Other suggestions raised by stakeholders includes issues with exclusive dealing, powers to obtain information, documents and evidence under section 155 Notices, the unconscionable conduct provisions, increasing resources and specialist agribusiness at the ACCC and requiring the ACCC to publish more information on investigations and their outcomes.
The Green paper also notes what the Government is already doing, including “extending unfair terms protections to small business” and also mentions the recent unconscionable conduct cases brought by the ACCC against Coles.
Improving market competition (policy idea 7)
Related to the concern of power imbalance, stakeholders were also concerned about a lack of transparency and certainty in price, leading to difficulties in planning or investing and the perception that producers have been unfairly dealt with by other players in the supply chain. Specific changes suggested by stakeholders included:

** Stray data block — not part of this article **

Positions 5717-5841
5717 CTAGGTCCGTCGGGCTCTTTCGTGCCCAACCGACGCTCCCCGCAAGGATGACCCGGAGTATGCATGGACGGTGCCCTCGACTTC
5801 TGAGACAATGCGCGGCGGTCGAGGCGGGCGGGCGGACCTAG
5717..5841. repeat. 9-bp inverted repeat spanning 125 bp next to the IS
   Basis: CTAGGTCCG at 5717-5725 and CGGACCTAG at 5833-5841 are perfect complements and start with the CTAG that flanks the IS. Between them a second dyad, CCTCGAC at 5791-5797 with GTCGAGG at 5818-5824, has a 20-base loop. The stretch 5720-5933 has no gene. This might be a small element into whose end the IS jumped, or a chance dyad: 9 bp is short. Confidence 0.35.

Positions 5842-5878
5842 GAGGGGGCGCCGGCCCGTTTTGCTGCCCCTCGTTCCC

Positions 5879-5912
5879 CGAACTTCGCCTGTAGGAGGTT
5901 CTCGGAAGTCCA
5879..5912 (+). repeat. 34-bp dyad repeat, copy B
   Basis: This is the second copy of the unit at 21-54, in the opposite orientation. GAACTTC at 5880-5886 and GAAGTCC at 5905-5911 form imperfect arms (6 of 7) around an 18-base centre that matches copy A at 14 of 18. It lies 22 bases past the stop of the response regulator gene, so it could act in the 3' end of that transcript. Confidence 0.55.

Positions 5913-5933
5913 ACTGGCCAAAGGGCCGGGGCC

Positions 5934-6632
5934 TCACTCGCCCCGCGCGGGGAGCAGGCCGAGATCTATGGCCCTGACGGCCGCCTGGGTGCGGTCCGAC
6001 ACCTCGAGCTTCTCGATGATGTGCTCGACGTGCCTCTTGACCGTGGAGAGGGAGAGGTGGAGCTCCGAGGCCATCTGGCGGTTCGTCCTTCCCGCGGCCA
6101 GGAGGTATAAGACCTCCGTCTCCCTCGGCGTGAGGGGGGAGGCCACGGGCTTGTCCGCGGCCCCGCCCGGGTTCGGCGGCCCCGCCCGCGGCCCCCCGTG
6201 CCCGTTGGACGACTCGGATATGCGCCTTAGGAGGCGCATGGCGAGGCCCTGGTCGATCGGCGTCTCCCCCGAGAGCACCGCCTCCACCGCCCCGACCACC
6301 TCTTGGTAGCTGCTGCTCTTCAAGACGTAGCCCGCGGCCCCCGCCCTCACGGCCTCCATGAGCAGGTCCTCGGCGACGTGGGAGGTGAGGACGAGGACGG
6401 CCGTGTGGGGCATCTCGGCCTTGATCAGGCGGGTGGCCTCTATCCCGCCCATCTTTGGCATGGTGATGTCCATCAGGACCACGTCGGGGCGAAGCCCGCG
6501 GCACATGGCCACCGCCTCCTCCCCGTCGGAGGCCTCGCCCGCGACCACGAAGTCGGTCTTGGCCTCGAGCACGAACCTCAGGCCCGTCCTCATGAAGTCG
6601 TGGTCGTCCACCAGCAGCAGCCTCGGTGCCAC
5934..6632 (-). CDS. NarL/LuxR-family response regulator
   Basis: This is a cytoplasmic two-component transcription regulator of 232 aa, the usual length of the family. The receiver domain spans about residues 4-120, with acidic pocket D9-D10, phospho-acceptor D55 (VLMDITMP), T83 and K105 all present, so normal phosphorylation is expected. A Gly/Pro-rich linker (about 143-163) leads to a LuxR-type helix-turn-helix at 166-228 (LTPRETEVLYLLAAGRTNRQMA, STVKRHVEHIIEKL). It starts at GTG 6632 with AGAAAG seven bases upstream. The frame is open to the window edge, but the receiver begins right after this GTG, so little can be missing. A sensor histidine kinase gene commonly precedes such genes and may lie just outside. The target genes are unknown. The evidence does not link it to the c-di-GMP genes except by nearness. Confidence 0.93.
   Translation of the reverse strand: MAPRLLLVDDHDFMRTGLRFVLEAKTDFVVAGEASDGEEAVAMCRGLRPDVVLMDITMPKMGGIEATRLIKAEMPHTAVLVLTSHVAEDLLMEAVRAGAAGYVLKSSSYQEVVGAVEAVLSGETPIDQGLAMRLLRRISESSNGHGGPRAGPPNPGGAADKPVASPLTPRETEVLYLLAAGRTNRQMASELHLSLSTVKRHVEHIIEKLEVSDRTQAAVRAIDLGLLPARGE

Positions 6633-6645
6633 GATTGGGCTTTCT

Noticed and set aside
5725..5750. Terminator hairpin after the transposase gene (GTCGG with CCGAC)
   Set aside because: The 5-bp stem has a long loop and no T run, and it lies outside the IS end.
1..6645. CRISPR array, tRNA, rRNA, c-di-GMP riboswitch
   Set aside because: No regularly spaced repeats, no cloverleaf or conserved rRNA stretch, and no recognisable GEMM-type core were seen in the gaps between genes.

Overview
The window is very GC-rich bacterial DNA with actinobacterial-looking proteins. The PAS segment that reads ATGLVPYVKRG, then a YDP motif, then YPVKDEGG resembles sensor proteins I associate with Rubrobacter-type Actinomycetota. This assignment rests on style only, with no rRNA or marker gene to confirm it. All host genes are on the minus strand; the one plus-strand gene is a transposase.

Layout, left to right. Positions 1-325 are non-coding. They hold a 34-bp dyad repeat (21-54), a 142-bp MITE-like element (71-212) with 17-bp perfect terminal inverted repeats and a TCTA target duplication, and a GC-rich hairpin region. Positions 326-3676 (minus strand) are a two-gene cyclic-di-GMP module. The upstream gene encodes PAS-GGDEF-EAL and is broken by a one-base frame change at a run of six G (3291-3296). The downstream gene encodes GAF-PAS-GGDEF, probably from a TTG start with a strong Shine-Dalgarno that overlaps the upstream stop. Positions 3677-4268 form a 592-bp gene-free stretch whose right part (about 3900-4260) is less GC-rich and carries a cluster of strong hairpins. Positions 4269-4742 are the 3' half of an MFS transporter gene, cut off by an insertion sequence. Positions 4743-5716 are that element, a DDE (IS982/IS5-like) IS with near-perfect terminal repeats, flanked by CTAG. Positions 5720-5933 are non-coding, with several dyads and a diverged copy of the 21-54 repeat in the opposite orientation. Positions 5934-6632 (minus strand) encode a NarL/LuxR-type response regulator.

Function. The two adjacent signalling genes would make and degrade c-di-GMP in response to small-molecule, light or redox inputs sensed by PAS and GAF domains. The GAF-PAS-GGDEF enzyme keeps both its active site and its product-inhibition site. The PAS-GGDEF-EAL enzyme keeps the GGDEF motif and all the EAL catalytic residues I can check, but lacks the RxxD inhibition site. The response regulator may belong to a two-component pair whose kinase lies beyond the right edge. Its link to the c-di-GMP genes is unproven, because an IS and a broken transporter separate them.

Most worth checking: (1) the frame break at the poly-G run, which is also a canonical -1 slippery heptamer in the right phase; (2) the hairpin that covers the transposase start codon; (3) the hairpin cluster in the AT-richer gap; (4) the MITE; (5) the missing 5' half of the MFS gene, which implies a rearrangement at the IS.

- introducing options to increase price transparency throughout the domestic supply chain: one suggestion was to regulate disclosure of transactions not undertaken on a public platform. It was not clear how this would work in practice, given it would require regular reporting of confidential information on often commercially sensitive material, as well as potentially increasing regulatory costs, which may be passed back to farmers contrary to the Government’s regulation agenda; and
- introduce new marketing mechanisms which might restore the balance of power: the basis for this recommendation was that farmers are likely to be in a stronger negotiating position when they have a greater choice of markets to supply their product. The Government is interested in stakeholder views on whether new marketing systems would restore the balance of power to producers. Suggestions included increasing transparency (e.g. through reporting requirements for supermarkets), supporting marketing systems with independent appeals mechanisms or establishing a real-time, electronic bidding system for livestock.
The Green Paper also suggested facilitating the greater use of cooperative structures (which are regulated by the States) and also recognised that regulating agricultural prices to increase farm gate returns has resulted in adverse outcomes for industry at times (e.g. the wool reserve price scheme).